David Moyes admitted that his West Ham United side have “been off the boil a little” ahead of Sunday’s contest but they completely imploded while conceding four goals in a ruinous first half against Arsenal.
West Ham had already beaten Arsenal twice this season, dutifully frustrating the Gunners with a compact and concrete rearguard. However, Arsenal’s finishing – or lack thereof – played its role in the Premier League and Carabao Cup reversals.
For the first 30 minutes of Arsenal’s trip to the London Stadium this weekend, the script threatened to repeat itself.
Leandro Trossard was on the end of Arsenal‘s early chances, glancing a head narrowly wide before forcing a superb stop from Alphonse Areola with a crisp volley.
West Ham are hardly the only team to stymy the Gunners this term. As Mikel Arteta reflected earlier in the campaign: “It’s not going to be as fluent, it’s not going to be as hectic, because there’s no space to run. When you’re sitting in traffic, I want to go 100 miles an hour but I have three buses and 55 taxis and motorbikes around me, so it’s tricky.”
Stuck in another bout of gridlock, Arsenal relied upon a familiar solution: set pieces.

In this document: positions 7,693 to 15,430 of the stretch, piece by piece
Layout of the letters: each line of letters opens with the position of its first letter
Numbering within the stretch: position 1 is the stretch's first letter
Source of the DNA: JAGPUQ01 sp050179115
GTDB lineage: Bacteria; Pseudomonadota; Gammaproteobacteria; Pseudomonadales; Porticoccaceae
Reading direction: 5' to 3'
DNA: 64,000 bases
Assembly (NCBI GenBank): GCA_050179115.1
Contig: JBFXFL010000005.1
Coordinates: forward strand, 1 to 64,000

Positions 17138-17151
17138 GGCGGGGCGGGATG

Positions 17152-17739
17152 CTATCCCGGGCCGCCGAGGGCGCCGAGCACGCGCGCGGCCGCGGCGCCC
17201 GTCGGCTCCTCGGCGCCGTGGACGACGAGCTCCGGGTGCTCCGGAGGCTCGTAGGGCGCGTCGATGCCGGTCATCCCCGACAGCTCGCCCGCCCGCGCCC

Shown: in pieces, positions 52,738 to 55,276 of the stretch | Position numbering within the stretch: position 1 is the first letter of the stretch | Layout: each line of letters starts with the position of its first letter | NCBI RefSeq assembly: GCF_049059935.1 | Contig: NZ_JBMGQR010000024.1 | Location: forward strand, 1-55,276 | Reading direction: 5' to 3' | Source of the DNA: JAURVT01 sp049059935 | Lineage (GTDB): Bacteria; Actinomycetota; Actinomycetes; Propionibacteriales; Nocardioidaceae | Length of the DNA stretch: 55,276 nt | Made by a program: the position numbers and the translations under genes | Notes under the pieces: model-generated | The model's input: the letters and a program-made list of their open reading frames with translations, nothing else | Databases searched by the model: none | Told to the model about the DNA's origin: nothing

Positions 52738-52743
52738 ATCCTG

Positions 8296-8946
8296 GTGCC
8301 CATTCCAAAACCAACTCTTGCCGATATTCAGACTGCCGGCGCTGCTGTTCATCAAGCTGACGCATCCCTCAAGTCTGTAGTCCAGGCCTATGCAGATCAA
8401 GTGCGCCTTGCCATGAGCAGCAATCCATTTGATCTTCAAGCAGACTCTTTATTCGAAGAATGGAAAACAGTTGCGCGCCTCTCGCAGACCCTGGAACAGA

A sly block from Ben White prevented Areola from claiming Declan Rice’s 32nd-minute corner, allowing the ball to sail onto William Saliba’s head at back post.
That concession prompted a bizarre and unexpected capitulation from the hosts.
Bukayo Saka squandered a pair of golden chances before Trossard sent him haring clear of West Ham’s unusually advanced backline towards the end of the first half. Areola lost the race with Saka, bringing down the Arsenal forward who dusted himself off to convert the spot kick.
It proved to be the first of three goals in six minutes as West Ham rolled over and showed Arsenal their belly.
Gabriel took advantage of more slack marking from another Rice set piece to add Arsenal’s third dead-ball goal – an area in which Moyes’ side usually thrive – of the afternoon.
Yet, the humbling was not complete, with Trossard taking advantage of a high turnover and stuffing the ball ruthlessly in the top corner.
The Gunners, buoyed by a title-boosting victory over Liverpool last weekend, had clearly discovered the clinical edge that was so desperately lacking in their previous meetings with West Ham. However, plenty of attention was diverted to the ineptitude of the hosts, rather than Arsenal’s newfound efficiency.
With another 45 minutes still to play, the streets surrounding the London Stadium soon filled with despondent West Ham supporters. Based on their 15-minute collapse, few could blame the departing fans.